- Hikers find an abandoned backpack, torn clothes and blood in Denali National Park
- Rangers fly over and spot a grizzly bear and eventually a dead hiker
- It's the first known "bear mauling fatality" in Denali, the National Park Service says
A lone backpacker was killed in a grizzly bear attack while hiking in Alaska's Denali National Park, the National Park Service said Saturday.
The first sign of trouble came Friday afternoon, when three hikers noticed an abandoned backpack and signs of a struggle -- including torn clothing and blood -- along the Toklat River, the park service said in a news release.
The hikers went back to a rest area, about three miles to the south, and alerted authorities around 5:30 p.m. Friday.
About two and a half hours later, park rangers conducting an aerial search spotted at least one grizzly bear and, after touching down, the unidentified victim's remains.
The body remained at the site Friday night after rangers decided to wait until Saturday morning to remove the remains because of the waning light and the number of bears in the area.
The park service said that, based on "initial evidence," authorities believe a bear attacked the backpacker by the river and dragged his body to a more sheltered, bushy area.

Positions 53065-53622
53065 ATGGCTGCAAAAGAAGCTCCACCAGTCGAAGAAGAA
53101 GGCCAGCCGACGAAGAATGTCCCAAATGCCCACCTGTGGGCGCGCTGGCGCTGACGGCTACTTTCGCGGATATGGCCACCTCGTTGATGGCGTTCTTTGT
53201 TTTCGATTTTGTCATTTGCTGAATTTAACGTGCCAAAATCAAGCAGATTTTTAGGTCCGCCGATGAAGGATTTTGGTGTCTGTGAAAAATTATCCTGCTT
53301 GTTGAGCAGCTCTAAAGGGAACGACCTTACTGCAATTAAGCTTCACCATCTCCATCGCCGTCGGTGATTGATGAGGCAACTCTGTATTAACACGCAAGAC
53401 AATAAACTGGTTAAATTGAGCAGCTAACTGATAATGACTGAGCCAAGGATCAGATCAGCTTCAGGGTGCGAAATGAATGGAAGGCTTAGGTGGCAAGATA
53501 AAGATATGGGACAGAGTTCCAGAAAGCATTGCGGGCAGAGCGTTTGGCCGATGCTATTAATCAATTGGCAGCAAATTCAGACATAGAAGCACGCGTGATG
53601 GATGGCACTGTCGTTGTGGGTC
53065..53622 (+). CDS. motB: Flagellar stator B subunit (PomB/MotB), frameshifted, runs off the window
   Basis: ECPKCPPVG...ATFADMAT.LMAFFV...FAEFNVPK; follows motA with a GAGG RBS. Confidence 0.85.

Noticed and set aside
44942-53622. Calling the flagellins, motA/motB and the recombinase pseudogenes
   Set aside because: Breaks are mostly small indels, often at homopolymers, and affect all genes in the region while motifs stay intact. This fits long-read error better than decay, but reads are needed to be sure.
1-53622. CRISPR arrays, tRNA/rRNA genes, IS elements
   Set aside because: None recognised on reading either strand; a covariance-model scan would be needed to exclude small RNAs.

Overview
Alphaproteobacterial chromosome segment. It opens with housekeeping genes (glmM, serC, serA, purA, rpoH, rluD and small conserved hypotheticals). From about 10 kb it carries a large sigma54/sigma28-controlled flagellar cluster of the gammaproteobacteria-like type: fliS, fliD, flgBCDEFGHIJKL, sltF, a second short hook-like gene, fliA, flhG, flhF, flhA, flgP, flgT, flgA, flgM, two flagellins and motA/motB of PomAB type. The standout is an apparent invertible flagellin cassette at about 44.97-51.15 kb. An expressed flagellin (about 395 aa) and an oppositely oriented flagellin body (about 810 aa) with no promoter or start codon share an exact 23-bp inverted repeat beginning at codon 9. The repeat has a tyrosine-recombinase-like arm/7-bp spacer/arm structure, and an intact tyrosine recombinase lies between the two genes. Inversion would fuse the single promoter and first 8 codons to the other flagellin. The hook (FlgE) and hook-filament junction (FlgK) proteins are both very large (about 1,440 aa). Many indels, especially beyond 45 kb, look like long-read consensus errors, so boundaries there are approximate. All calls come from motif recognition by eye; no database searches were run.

The area of the Denali backcountry where the attack occurred has been closed -- prohibiting all hiking and camping in that area -- "until further notice," the park service said.
About 12 grizzly bears have been living this summer around where Friday's attack occurred, the park said, citing wildlife biologists.
Grizzly bear attacks are not common, though they are not unprecedented. Last September, a grizzly attacked and killed a hunter in northwestern Montana within sight of another hunter. Earlier that year, grizzly bears killed two men in Yellowstone National Park, according to the park's superintendent.
This week's attack is the "first known bear mauling fatality" recorded in Denali National Park and Preserve, according to the park service.